I pack a diaper and snack bag, fill up water bottles, and step on a piece of play food. In fact, toys are everywhere. Now I stand at a crossroad: do I stick by my “pick up your toys” rule, or do I sacrifice my principles? I decide to enforce the rules and know immediately that it was a bad choice. The kids “pick up” the toys by throwing them haphazardly into random places. Do they not understand I have a system to toy organization? The bottom bin is for cars and trucks, and the middle bin is for dinosaurs. Don’t they know dinosaurs and cars can’t live in the same bin? Just look at Jurassic Park

Of course, I end up cleaning up their “cleaned up” toys. Does anyone else do this? During that time, all three children have managed to take off their shoes. I live a moment of déjà vu and put six shoes back on. I make the boys go potty and wash their hands while I load bikes in the car. It is already hot and sunny, so I have to get hats and sunscreen on the kids. Coming back inside to do just that, I find that Grey’s shoes are off . . . again. For the love, why do kids keep taking off their shoes?? 

Shoes on. Again.

Sunscreen on. Hats on. Bags in car. Kids outside.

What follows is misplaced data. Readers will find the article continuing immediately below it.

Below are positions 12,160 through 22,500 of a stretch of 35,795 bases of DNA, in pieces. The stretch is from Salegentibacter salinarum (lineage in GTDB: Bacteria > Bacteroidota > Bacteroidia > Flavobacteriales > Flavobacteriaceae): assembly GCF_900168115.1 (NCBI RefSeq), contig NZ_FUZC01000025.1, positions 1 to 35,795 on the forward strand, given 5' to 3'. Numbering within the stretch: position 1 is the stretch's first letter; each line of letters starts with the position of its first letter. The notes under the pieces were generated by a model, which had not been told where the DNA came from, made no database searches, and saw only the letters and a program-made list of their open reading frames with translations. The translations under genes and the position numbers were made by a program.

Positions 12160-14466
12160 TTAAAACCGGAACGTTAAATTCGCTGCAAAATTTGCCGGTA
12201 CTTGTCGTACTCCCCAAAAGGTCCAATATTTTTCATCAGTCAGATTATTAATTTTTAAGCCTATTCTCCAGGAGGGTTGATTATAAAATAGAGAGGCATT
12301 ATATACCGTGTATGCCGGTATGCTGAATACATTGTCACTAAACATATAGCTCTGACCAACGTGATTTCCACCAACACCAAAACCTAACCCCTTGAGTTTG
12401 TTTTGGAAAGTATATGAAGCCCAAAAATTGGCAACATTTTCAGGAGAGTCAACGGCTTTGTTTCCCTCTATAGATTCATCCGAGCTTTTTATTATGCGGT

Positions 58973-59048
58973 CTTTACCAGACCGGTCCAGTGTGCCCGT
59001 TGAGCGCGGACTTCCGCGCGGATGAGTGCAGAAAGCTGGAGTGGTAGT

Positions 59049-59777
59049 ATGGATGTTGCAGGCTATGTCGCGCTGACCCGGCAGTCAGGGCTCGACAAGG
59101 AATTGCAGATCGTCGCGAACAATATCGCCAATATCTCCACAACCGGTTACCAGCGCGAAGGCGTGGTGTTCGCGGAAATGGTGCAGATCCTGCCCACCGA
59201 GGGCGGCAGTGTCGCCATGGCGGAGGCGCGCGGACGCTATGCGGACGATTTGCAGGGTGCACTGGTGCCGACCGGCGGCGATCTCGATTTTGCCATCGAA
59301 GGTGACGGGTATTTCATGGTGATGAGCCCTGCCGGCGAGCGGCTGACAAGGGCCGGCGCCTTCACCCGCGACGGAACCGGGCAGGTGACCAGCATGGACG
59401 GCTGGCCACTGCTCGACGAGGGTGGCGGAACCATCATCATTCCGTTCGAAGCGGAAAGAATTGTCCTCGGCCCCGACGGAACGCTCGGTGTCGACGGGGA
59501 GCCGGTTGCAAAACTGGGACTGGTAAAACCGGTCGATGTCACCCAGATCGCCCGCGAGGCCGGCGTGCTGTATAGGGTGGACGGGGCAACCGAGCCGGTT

I sneak a peek at the clock–it is 8:45. That’s not possible. Where has the time gone? What have I been doing with my life?

My husband decides to make a cup of coffee to go. I contemplate something stronger. 

I go back outside to strap the kids in their seats and find that my daughter’s shoes are off. Again. I make a mental note to add duct tape to my Amazon shopping cart.

I get her shoes on. Get all kids into their car seats. Load up the dog and turn on the car. It is now 9:00 a.m. Whew. I feel like I have already run a marathon. It took us two hours to get out of the house, but look at us! We are out. We made it. 

Half way to our destination, however, I get a feeling like I left something behind or forgot to turn off something. 

“Did you grab the dog leash?” I ask my husband.

He looks at me and makes a u-turn. 

Back to square one. 

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Born in China, Lisha moved to America at the age of 9. In her first few years here, Lisha became fluent in English, gained an abnormal love for boy bands and glitter lip gloss, and learned to love pizza. Growing up an only child made her realize she wanted a big family. After graduating from Auburn University in 2006, Lisha moved to Birmingham to attend Cumberland School of Law. While in Birmingham, Lisha met her husband (Henry) and they have been married for 7 years. In 2016, they welcomed identical twin boys into the word. Because they were not spending enough money on diapers, Lisha had a baby girl 22 months later, in 2017. Some might call them crazy to have had 3 children under the age of 2, but Lisha prefers to think of them as over-achievers. With a side of insanity. Lisha graduated law school in 2009 and works as a partner at a litigation law firm in downtown Birmingham. Being a full-time lawyer and a mom of 3 presents obvious challenges, but Lisha has found that the (very) occasional glass of wine with friends helps her through. In her spare time, Lisha enjoys playing the violin, cooking, and traveling.